The start of every firing begins by carefully placing each pot within the kiln's chamber to direct the path of the flame and soda vapor. This is the most important step in Helenske Clayworks' process requiring a great investment in time in order to predict the final outcome of the pots' surface.
Each pot must be placed with a barrier, known as a wad, between the vessel and any surface it touches, such as a shelf or another pot. This wadding is a special mixture of refractory clays that resist the corrosion of the soda and prevent the pots from becoming glazed to the surfaces they touch. As a means to further connect the work to the natural environment which inspires it, sea shells are used as the barrier.
Vapor Glazed Pottery
During the glaze firing sodium is introduced to the kiln starting at cone 9, about 2300 degrees F. In a soda firing sodium is introduced in the form of sodium bicarbonate and soda ash. The surface marks and colors created on the pots' surface are a direct result of the flame, time, oxygen levels and placement of pots within the kiln's chamber.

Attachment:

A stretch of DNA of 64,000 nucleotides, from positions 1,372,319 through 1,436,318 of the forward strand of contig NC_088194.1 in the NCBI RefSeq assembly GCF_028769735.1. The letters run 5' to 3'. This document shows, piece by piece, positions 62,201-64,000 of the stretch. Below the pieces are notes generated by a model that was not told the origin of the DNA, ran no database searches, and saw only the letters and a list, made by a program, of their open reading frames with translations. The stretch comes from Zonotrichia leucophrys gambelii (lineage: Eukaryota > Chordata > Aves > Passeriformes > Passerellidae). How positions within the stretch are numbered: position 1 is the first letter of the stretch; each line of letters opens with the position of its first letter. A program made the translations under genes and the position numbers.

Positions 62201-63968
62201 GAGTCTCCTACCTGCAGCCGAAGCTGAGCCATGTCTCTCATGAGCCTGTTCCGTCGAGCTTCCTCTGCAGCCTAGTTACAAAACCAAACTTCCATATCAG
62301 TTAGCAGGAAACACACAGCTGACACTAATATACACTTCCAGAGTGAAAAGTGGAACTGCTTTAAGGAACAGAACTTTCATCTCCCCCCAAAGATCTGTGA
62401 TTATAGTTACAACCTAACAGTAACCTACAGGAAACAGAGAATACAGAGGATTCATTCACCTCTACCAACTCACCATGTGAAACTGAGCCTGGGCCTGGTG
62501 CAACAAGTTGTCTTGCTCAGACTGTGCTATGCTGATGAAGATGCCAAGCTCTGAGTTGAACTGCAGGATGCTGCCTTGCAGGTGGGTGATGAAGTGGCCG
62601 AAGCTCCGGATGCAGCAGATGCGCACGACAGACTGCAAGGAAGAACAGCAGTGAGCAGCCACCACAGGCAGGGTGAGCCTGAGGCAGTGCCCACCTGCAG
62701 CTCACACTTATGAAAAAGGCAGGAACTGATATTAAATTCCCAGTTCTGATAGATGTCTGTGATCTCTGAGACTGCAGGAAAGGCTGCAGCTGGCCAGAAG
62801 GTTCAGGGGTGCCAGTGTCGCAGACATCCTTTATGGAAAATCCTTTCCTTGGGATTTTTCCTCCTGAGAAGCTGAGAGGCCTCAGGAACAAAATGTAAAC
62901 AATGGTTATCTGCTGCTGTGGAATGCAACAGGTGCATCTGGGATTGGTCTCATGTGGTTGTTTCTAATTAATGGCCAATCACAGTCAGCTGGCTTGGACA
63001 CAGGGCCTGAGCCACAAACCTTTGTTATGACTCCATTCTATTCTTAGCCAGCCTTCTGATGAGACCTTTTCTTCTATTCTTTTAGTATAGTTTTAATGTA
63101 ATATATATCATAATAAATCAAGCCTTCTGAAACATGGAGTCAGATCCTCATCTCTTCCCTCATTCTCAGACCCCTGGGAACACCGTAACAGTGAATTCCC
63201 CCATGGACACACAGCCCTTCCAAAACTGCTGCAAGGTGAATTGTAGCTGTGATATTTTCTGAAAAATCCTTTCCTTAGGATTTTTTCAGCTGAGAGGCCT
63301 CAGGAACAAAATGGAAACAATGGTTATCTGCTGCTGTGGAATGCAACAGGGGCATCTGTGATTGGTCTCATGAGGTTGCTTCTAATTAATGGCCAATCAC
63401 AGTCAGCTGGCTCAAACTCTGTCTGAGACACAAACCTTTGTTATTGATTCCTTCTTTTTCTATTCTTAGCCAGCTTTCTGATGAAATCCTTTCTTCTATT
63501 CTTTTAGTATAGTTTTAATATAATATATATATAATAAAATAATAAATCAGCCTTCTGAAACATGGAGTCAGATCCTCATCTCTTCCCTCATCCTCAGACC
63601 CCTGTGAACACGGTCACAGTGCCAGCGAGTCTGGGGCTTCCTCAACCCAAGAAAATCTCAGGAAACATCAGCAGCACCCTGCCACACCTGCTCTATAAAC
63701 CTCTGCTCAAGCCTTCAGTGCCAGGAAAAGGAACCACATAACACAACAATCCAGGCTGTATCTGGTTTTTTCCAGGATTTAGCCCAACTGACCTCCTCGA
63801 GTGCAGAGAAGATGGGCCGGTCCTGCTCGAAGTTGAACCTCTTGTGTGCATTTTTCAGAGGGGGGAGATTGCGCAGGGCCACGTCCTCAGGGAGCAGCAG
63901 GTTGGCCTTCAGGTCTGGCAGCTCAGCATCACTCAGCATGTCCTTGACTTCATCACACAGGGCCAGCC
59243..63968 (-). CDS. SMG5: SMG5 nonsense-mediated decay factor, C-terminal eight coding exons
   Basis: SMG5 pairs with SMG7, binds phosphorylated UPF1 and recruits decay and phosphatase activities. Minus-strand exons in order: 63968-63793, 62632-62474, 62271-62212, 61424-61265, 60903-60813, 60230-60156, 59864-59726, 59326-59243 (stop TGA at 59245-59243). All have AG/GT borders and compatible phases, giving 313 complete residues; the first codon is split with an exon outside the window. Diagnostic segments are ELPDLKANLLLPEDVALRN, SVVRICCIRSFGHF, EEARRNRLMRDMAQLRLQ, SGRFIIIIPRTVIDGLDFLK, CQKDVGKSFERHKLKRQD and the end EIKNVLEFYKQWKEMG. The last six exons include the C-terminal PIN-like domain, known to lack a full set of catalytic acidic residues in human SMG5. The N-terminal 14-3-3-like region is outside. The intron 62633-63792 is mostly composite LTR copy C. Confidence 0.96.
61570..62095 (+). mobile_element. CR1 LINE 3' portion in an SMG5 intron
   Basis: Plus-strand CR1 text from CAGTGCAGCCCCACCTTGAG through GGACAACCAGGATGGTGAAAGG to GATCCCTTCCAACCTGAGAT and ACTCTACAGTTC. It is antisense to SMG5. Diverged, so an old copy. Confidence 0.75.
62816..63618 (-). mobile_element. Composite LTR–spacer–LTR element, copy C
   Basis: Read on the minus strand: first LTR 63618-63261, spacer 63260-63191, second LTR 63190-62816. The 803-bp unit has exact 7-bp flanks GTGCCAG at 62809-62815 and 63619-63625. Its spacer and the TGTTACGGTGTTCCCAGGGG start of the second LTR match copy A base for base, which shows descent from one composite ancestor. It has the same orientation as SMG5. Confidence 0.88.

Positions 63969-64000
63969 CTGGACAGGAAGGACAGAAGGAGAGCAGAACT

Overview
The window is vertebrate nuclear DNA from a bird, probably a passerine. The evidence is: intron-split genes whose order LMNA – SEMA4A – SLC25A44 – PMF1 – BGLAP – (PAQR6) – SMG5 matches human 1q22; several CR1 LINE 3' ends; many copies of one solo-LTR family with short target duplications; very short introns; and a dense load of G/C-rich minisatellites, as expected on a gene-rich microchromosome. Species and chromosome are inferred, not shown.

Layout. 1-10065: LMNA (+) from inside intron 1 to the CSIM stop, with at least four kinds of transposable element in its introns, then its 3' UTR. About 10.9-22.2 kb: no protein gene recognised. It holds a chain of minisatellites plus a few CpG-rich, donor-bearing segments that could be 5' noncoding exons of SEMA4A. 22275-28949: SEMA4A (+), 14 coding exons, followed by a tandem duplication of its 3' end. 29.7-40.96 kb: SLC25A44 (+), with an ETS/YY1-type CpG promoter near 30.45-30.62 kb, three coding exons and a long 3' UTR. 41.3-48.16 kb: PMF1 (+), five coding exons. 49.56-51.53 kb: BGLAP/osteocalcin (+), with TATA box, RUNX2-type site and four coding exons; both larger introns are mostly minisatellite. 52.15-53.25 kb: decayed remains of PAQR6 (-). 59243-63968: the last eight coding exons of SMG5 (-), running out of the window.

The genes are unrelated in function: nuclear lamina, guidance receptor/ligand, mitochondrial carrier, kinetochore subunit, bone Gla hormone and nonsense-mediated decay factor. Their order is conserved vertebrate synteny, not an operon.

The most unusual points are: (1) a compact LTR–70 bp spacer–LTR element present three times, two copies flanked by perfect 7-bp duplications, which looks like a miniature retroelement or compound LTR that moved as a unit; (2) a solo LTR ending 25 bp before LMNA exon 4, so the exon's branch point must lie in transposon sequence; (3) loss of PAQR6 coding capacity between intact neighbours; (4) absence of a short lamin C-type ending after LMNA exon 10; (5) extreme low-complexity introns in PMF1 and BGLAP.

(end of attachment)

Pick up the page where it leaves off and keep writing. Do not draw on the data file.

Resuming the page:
The vessels are placed in the kiln raw with no glaze applied to the outside surface, while some wares do contain a liner glaze on the pot's interior. The effects of the soda vapor in the kiln are a direct result of chemical reactions on the clay body, primarily through the interaction of the sodium with the silica and iron within the clay. Thus, the testing and experimenting with various clays is vital to creating beautiful surfaces to adorn Helenske Clayworks pottery.
The surface effects of using shells
Once fired the shells, composed of calcium carbonate, will disintegrate due to the moisture in the air. The shells are packed with wadding to give them strength and allow for intricate stacking formations. The marks are then washed and sanded in order to remove any rough edges.